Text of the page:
Yeah, I’m delighted
Congratulations! If you’re reading this, it means you survived the Mayan calendar’s alleged prediction of total world destruction. But, if the world has been destroyed, then you’re not reading this, and I just wasted a perfectly good “congratulations” on a bunch of cosmic dust. Either way, let’s move to today’s topic: cloying customer service. “Cloying” isn’t a word that people use too often. When I first learned it many years ago, a friend accused me of making it up. I took that as flattery, but I was an egotist back then and took most everything short of a slap in the face as flattery. I could have referred to customer service as obsequious or pandering, but I like cloying. It’s that mentality that says, “We ex- ist to delight the customer.” Delight! That’s what I’m talking about, and that’s why I’m calling it cloying.
Let’s say you’re a manufacturer, and I just used some of your toilet paper. Do you really think I’m going to walk around telling everyone how “delighted” I was with the experience? What kind of person would do that? Maybe you’re a dentist. Am I supposed to be delighted that you drilled in my mouth and made me talk like a drunken Congressman? Now, if you sell chocolate, coffee or those smelly little perfumed soaps, I’m happy to being delighted. That’s something I can admit in mixed company, although I’m not likely to mention the little soaps while I’m down at the hardware store. Besides, I’m not interested in being delighted all day long. It’s exhausting to be delighted. On some days, I just want to be “ignored,” especially by the products I own. So, may I recommend some different slogans, please?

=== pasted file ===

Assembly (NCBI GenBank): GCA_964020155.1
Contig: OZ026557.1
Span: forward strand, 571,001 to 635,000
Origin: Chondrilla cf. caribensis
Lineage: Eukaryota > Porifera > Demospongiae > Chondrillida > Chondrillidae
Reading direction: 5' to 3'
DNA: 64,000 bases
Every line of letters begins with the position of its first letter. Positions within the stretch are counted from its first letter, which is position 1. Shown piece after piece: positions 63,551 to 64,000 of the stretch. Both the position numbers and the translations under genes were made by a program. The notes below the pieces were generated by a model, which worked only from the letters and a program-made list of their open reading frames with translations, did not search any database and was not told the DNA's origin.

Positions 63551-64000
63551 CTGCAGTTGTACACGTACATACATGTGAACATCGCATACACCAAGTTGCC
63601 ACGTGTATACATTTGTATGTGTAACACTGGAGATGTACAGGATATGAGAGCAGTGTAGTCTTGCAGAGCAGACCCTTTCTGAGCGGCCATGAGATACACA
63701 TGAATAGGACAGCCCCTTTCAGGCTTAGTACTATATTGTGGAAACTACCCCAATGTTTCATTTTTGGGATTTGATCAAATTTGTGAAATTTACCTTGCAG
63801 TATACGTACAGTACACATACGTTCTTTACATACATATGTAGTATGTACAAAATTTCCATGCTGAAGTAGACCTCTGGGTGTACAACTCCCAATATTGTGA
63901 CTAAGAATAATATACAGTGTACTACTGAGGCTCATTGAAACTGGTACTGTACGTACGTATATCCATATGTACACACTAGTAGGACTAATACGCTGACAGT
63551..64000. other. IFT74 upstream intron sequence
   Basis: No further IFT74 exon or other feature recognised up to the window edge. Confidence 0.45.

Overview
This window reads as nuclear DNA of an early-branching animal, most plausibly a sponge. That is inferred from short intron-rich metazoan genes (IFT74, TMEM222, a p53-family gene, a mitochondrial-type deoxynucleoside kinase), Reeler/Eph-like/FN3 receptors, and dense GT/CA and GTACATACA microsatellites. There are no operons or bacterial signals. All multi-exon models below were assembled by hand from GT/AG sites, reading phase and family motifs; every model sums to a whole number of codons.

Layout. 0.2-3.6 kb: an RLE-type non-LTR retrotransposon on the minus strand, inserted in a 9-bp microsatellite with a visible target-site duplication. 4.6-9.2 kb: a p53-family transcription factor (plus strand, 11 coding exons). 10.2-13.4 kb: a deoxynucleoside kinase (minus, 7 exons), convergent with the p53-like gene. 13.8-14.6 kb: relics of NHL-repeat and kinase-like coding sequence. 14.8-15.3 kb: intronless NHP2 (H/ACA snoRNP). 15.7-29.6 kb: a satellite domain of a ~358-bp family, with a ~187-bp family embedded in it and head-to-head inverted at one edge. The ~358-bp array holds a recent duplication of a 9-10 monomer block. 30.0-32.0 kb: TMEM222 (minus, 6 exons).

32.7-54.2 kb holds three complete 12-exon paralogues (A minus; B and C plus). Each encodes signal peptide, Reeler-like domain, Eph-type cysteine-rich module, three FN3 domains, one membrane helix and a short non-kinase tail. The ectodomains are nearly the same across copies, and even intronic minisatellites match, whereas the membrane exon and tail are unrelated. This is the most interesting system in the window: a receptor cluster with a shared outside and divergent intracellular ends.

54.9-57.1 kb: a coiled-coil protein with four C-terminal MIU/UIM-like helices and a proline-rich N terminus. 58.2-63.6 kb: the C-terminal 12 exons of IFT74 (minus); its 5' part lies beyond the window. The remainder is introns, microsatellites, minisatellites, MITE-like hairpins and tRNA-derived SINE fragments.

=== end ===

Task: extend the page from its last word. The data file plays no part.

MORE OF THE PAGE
Maybe customers should just be “served.” “We exist to serve the customer.” Serving works for the military. If they can serve, why can’t compa- nies? Or maybe customers should just be “pleased.” We used to be happy with just being pleased. That would sure be better than anyone saying, “We exist to enrapture, fascinate and enchant the customer.” Look, I don’t know what the proper infinitive is, but it’s not “to delight.” Heck, even marriage vows don’t require anyone to “delight” the other. Do you expect more love and respect from your socks than you do from your spouse? Don’t answer that, or I might reconsider my delight about the world not ending. Assuming it didn’t…
David McCoy, a notorious storyteller and proud Yellow Jacket, lives in Covington and can be reached at davmccoy@ bellsouth.net.